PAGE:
Top Mark - Graeme Aitken This review can be found at The Armchair Reader. Spoilers ahead!

3.5 stars

This was an intriguing short story. It contains all those elements that I refuse to read. Open relationship, cheating, bittersweet ending? Check, check, check! Honestly, I was shocked I liked this one and in a way, I still don’t, but I think that’s just my natural rejection of those plot elements. I can’t deny, however, that once I started I had to figure out how it all happened.

This book holds a lot of punch for a short story. It starts off by introducing the couple, Mark and Mark. They differentiate the guys by giving nicknames. Marx, is the younger, initially less experienced Mark. While Top Mark is the older, experienced Mark. Over time, Marx gets frustrated with his lack of experience and explores on his own at the blessing of Top Mark. The story, however, is told from Top Mark’s (just Mark for this review) POV. It tells of his reaction to the way their seven year relationship has progressed and ultimately declined. It tells of his realization that something isn’t right, how he figures out some startling revelations of Marx and finally gets to the point where Mark has irreparably damaged the relationship to the point of no return.

This isn’t a hearts and roses type of story. It’s raw and powerful and captivating in a way that you’re hoping it gets better but also dreading the moment you realize it won’t. In a way, you sympathize with Mark because the man gets dumped by a cowardly douche bag. But then while you’re reading, you realize that while Marx grew distant, it’s very likely he did so because he didn’t want a relationship with himself. That’s exactly what happened, in my opinion. Marx changed in attitude and appearance and as he changed, Mark changed to match except Mark was no longer the sexy confident man. He became a domesticated, almost needy man. So, while I felt bad for Mark and hated Marx, I slightly understood why Marx wanted to leave. But I still hated Marx. No one deserves to get strung along and then dumped with not even a ‘See ya later’.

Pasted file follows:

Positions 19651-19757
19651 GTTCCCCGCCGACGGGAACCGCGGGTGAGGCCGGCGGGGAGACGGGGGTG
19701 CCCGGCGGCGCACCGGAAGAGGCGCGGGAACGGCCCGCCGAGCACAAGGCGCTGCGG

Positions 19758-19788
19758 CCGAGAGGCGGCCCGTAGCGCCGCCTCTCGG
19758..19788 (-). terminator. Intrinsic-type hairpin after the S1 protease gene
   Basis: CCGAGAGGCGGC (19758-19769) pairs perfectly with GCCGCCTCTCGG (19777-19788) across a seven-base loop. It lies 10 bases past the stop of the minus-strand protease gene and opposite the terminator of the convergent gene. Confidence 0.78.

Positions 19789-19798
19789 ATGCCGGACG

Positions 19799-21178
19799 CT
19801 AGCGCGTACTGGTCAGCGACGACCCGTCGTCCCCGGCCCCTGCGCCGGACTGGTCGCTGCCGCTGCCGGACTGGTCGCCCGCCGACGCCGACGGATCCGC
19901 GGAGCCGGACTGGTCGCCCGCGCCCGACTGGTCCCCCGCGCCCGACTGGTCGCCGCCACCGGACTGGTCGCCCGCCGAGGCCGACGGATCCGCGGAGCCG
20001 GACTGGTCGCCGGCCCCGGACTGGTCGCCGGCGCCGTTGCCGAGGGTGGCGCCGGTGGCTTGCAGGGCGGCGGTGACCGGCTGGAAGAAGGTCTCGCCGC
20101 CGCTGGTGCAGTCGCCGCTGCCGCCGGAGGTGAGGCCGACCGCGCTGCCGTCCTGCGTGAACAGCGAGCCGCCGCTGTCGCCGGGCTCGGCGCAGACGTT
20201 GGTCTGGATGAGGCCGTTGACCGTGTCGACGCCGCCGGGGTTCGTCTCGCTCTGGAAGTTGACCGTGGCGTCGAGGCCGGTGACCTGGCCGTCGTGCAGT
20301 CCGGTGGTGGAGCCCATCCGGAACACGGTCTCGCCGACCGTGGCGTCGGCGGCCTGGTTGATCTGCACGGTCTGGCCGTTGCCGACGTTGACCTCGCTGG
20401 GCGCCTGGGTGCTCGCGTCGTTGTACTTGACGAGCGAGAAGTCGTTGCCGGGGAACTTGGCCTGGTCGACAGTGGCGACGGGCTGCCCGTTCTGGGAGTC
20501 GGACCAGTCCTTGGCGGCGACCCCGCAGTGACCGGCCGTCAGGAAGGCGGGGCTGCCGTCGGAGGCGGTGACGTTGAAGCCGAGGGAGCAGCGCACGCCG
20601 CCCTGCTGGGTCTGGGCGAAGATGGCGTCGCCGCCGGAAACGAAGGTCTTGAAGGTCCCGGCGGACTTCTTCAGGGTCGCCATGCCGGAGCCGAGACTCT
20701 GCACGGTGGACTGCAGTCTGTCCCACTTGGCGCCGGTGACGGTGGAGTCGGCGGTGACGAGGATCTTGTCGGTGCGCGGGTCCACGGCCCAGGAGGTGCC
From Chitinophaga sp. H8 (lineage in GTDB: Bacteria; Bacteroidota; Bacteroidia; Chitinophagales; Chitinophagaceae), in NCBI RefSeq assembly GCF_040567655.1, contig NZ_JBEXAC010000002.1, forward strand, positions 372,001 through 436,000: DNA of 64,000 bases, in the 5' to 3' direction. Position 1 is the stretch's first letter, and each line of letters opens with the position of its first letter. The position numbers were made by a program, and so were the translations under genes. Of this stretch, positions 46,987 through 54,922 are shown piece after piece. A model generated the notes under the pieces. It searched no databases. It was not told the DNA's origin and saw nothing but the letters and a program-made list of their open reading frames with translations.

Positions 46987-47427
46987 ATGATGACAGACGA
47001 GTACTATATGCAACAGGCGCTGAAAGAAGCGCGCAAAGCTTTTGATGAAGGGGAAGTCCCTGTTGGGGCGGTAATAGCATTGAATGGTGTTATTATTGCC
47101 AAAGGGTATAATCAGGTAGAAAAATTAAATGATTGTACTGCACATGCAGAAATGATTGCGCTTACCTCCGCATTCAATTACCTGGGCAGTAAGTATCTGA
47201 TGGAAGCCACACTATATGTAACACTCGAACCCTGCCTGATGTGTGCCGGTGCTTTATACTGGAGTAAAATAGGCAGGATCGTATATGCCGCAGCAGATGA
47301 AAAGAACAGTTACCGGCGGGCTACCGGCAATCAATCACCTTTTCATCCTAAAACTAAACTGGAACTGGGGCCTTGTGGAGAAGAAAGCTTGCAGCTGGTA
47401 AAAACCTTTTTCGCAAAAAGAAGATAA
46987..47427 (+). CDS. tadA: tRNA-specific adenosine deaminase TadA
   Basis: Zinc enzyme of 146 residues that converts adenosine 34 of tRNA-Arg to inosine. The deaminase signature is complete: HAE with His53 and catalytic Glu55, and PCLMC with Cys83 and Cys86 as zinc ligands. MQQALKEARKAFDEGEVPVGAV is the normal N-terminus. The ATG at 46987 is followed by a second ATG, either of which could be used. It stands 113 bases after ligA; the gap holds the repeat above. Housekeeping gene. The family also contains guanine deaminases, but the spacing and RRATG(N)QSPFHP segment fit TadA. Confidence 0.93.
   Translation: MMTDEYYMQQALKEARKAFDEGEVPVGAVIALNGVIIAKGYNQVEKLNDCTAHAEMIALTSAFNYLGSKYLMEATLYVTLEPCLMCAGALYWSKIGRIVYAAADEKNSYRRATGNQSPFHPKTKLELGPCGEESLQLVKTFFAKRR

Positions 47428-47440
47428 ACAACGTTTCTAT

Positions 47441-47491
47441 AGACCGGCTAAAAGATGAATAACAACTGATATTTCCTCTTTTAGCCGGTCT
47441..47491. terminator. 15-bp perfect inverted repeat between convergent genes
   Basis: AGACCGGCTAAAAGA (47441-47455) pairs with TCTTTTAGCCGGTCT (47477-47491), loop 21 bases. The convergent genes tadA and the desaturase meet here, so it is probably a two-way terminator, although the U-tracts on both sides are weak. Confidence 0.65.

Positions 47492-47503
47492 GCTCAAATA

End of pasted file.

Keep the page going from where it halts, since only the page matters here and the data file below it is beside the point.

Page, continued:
Either way, this story was amazing in the self-reflection it told about. Mark had his life changed and now he’s back to ground zero after giving his heart to a man that he thought would be his forever. It’s real and raw and touching. It’s something I don’t read often but I’m glad I picked this up because it shows that things aren’t always perfect and that sometimes you do have to start from scratch after getting all your preconceptions about a content life shattered into pieces.

My only reservation about the story was the ending. While I can handle the bittersweet ending because of its realism, it just ended. The last scene, after Mark figures out Marx has taken all his things, someone is banging on the door. But who you ask? I don’t know because it ends right before he opens the door. Can I get a nooooooooooooooooooo here?! I was devastated to say the least.

I would desperately love a sequel. Knowing who’s on the other side of the door would be lovely but also Mark getting a little bit of happiness would be even better. Maybe a little cheering up from his best friend, Sydney, is in order here. ;)

Definitely recommended to those brave enough to read!